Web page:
iRobot gets awesome exploding rope thingy

The iRobot Warrior 710 is shown here touting a new toy called an APOBS or Anti-Personnel Obstacle  Breaching System.  The system is comprised of an explosive rope pulled by a rocket. We know that sounds pretty awesome, and you can see in the video that it is, in fact, pretty awesome. We don’t condone violence, or war. We do, however, love blowin’ stuff up. This footage was just so pretty, we thought we had to share it. What’s even more amazing is that these guys aren’t battling Apple over the name iRobot.

[via botjunkie]

Power generating backpack

In the military, you have to carry tons of stuff. This is something we hear and see all the time. They are always trying to come up with ways to reduce the weight or quantity of the things that you bring into the field. This power generating backpack harnesses the natural up and down motion of your steps to produce power. This could reduce the amount of batteries carried into the field greatly. That’s what they say anyway, how many batteries do soldiers normally carry around? Aside from that point, we think it is pretty cool. We could see using this to keep our cell phone or GPS charged on long hiking and camping trips. You could also build something of your own to work similarly.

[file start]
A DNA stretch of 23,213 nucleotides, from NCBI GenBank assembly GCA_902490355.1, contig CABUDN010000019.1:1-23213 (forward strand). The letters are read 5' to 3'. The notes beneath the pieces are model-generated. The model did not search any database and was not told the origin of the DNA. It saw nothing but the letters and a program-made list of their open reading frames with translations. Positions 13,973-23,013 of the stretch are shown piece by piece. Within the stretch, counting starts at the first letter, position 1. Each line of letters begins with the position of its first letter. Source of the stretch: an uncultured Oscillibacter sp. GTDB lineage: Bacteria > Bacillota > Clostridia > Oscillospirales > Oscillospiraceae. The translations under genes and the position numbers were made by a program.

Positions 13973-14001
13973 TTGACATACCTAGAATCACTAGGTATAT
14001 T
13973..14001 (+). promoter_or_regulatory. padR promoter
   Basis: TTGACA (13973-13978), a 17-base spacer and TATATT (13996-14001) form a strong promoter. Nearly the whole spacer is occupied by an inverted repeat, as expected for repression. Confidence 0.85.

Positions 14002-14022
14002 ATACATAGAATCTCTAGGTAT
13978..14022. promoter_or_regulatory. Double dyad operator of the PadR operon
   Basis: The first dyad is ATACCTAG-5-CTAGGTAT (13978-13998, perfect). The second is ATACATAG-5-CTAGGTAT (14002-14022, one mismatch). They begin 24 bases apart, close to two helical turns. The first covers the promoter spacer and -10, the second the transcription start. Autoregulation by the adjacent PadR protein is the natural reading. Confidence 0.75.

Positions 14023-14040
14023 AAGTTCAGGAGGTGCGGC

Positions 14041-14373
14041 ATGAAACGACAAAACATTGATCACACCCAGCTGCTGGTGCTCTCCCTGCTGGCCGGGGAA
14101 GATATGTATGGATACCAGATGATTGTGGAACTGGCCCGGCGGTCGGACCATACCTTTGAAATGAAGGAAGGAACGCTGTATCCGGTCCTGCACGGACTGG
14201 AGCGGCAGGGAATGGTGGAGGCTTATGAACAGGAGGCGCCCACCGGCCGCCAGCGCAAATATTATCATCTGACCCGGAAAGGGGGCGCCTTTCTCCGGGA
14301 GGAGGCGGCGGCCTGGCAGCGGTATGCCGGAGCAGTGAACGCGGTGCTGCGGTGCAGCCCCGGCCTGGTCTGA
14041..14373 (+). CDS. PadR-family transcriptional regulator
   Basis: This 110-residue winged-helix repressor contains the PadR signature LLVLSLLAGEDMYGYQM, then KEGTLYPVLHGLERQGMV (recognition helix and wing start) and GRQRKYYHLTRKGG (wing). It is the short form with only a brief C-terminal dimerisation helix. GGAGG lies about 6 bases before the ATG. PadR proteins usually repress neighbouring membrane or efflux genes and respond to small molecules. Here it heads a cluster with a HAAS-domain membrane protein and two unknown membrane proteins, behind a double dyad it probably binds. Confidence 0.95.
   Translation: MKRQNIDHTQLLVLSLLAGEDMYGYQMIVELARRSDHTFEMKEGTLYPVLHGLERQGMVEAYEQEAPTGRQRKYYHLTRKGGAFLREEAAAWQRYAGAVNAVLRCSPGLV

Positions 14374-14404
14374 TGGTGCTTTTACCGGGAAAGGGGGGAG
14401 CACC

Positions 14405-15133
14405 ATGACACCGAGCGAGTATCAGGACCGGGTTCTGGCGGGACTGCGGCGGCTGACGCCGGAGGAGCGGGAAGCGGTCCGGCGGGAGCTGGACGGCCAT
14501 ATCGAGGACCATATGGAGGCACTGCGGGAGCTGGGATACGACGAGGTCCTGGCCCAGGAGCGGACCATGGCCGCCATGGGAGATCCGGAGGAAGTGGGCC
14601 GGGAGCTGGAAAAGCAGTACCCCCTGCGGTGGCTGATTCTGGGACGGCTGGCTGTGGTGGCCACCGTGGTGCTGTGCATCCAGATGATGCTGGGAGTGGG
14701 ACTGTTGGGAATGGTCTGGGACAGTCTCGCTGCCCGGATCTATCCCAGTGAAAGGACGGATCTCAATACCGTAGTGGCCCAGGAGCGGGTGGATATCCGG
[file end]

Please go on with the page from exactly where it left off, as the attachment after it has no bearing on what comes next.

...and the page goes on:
Ripsaw MS1

ripsaw

The Ripsaw MS1 is an unmanned ground vehicle built by two brothers in Maine. The tracked vehicle can go 0-60 in 3.5 seconds with an 80mph top speed. In its current form, it has a 2000 pound capacity, which opens the possibility for many different types of weapon systems. Control is provided by two people: one driver and one gunner. They work in independent remote stations. The Ripsaw could potentially be used in any application normally reserved for a tank. It could lead a charge without putting soldiers at risk.

We’ve been watching this project mature since 2005 when it was being marketed as a Grand Challenge competitor. This week it’s being demoed at the Army Science Conference. Check out footage of it in motion below.